Despite Van Parkhaving a chapel as a venue, no amount of praying could save this unholy mess.
As the venue doors opened, we were greeted with an announcement something like “Welcome to Van Park, for lovers of musical theatre and dick jokes.” Unfortunately this set the tone for the unsophisticated night to follow. Some of the scenes could have been funny, if played with a lighter, less crass touch.
The story centres on the caravan park run by old Rocker Akbar (legendary John Paul Young) with de facto wife Gypsy Fire (Cora James) and 16-year-old son Curly (Luke Webb). It is many decades after Akbar and Gypsy’s glory days at the top of the music charts. Akbar is gruff, blokey and one dimensional, deluding himself that he can make it back to the top of the music biz through local gigs with his pub rock band. James can sing – the same song twice very early on – and it is unfortunate that her talents were underused. Her character deserved to have more to do. An under-dressed travelling English dancer (Catriona Hamilton) plays an improbable love interest for Curly and is shamelessly used as eye-candy.
Steve Kilbey (a long way from his transcendent melodies with band The Church) seems to have fun as with his campy, quasi-mystical hippie Nebauchadnezzar, also living in the van park. His acoustic leanings, tie-dye and lurex provide a challenge to the electric noise favoured by Akbar, and even to the relationships Akbar has with his family. Despite the promising setup, there isn’t a whole lot of drama in this thin story, and even accounting for the fact that the venue was only around half full, it was clear that a number of the intended jokes fell flat.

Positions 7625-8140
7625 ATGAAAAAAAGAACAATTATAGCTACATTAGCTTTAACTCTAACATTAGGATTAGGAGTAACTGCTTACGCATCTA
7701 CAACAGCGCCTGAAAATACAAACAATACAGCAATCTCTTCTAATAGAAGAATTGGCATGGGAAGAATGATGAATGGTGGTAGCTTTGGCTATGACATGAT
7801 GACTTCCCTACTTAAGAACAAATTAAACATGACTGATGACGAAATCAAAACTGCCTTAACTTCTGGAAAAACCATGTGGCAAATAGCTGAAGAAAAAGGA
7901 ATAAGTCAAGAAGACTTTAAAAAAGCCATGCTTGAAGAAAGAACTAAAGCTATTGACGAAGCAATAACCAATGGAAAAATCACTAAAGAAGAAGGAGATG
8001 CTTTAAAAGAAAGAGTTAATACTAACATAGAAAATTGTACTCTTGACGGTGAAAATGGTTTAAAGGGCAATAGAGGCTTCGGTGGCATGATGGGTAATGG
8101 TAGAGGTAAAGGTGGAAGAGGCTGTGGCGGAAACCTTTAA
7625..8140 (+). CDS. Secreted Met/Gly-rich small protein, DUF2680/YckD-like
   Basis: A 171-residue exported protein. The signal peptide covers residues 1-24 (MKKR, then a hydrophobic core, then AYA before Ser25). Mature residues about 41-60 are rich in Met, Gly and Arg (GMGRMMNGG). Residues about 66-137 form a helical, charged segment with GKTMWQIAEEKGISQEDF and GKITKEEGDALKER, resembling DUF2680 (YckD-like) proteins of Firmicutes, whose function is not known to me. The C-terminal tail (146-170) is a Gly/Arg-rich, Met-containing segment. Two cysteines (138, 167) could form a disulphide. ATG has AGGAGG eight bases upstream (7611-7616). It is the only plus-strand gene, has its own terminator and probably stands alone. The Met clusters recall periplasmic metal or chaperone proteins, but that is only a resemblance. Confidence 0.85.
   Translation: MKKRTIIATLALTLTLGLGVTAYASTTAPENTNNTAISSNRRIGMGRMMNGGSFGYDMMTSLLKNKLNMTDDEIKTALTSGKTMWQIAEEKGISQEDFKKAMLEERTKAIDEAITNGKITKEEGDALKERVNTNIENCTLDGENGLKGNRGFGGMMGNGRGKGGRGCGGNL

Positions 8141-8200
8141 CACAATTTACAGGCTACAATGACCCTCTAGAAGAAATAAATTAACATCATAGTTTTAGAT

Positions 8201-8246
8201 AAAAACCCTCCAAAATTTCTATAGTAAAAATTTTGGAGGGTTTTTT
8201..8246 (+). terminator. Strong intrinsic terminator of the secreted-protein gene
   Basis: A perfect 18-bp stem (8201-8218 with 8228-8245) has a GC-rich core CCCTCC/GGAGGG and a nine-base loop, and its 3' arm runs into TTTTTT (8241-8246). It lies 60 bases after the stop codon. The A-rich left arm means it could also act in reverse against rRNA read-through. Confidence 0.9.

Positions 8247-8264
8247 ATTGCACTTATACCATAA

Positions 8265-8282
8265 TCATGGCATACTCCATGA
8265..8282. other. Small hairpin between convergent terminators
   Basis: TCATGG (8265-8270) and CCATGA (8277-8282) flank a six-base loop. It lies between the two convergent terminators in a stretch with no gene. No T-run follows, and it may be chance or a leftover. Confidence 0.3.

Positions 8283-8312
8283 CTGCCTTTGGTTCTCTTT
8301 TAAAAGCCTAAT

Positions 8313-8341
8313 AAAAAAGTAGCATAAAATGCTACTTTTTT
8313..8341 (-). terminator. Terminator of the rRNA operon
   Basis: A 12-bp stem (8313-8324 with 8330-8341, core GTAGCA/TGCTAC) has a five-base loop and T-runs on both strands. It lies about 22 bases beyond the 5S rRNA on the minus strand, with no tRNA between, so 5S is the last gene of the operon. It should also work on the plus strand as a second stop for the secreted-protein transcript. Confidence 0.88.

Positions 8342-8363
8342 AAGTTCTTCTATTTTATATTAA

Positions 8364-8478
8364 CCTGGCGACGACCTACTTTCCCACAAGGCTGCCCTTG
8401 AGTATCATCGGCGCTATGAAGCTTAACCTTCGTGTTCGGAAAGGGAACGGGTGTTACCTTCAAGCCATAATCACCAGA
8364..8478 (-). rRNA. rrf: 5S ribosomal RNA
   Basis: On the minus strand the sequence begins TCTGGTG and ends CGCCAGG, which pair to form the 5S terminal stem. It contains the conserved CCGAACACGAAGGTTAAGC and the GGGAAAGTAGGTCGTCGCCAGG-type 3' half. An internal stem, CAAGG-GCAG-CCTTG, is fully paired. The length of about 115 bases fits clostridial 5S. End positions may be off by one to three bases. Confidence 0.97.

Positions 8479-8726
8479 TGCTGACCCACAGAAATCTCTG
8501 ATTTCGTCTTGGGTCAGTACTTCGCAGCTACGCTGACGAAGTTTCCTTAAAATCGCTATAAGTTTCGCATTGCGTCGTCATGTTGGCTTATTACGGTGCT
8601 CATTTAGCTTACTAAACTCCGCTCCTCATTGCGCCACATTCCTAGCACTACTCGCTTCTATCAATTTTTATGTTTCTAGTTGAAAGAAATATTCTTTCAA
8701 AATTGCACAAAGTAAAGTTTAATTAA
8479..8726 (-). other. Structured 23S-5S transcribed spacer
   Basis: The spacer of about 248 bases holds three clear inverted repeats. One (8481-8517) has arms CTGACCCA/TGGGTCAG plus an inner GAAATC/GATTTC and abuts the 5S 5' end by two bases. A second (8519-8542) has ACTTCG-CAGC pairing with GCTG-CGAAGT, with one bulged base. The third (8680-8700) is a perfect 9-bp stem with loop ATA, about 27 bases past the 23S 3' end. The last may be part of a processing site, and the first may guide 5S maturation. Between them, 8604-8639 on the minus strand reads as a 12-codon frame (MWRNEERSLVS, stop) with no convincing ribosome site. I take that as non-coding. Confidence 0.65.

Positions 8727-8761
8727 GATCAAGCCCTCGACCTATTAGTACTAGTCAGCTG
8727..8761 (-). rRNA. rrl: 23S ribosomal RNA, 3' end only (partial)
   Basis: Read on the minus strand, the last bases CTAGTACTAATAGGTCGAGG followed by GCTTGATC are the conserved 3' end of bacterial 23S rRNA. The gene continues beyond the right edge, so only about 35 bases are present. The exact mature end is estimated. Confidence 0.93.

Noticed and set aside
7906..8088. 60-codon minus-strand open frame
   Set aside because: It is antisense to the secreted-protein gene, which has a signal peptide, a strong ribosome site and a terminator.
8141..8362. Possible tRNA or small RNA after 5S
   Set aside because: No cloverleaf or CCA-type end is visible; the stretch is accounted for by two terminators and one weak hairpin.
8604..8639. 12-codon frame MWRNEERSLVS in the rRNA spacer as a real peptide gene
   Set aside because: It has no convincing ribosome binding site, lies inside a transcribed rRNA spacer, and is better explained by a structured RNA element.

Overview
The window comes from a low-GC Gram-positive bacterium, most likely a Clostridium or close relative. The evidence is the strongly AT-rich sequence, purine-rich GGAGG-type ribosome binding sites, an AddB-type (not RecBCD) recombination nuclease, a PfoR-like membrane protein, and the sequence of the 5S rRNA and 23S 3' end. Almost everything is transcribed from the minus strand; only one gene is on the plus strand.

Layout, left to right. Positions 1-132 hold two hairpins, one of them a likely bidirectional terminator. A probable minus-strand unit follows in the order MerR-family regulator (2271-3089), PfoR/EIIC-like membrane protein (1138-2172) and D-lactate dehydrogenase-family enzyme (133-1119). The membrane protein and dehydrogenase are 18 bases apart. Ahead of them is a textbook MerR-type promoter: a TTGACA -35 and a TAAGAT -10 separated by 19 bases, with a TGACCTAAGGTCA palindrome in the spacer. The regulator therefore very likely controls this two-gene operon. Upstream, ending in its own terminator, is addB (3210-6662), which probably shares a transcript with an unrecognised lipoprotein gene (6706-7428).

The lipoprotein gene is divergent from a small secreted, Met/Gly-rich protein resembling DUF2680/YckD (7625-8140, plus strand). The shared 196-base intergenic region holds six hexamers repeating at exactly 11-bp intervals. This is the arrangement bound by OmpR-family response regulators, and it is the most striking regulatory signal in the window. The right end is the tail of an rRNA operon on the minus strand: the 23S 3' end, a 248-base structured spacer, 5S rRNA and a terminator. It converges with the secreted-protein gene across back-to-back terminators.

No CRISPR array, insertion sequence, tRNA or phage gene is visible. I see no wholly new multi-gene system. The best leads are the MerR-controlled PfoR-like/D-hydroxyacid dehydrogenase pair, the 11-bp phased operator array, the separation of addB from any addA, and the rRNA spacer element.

When your female companion says at the interval, “This is probably the worst thing I’ve ever seen”, and after a slight pause you agree, this tells you something about the serious deficiencies of the production.
In a show celebrating bogans in a caravan park, the self-indulgence of Kilbey’s hippie ruminating on string theory and cosmology in song is mind bending. Do they really think their intended “Blokesworld” audience is interested in this? Actually, I wonder which group would be adequately entertained by this amateurish outing at $45 per adult ticket.
The most magical thing about the show was temporary time travel for the audience while we watched it – there couldn’t possibly be a show this poorly conceived and executed in 2012. Some of the problems shouldn’t even happen in a high school production, such as cast members being seen walking behind the set to get to their entrance point in the next scene, or people not singing into microphones.
While the band were competent in their pub rock offerings, and songs were well delivered, this can’t compensate for a chronic shortage of acting talent on stage, noted by some of the punters at the interval.
To top it all off, Akbar had an inexplicable change to his nature for the finale. After a makeover, JPY gets to belt out his 1975 hit “Yesterday’s Hero”, and it was a relief to see something done well on the night.
If you’re looking for a place to stop on the MICF highway, keep on driving folks!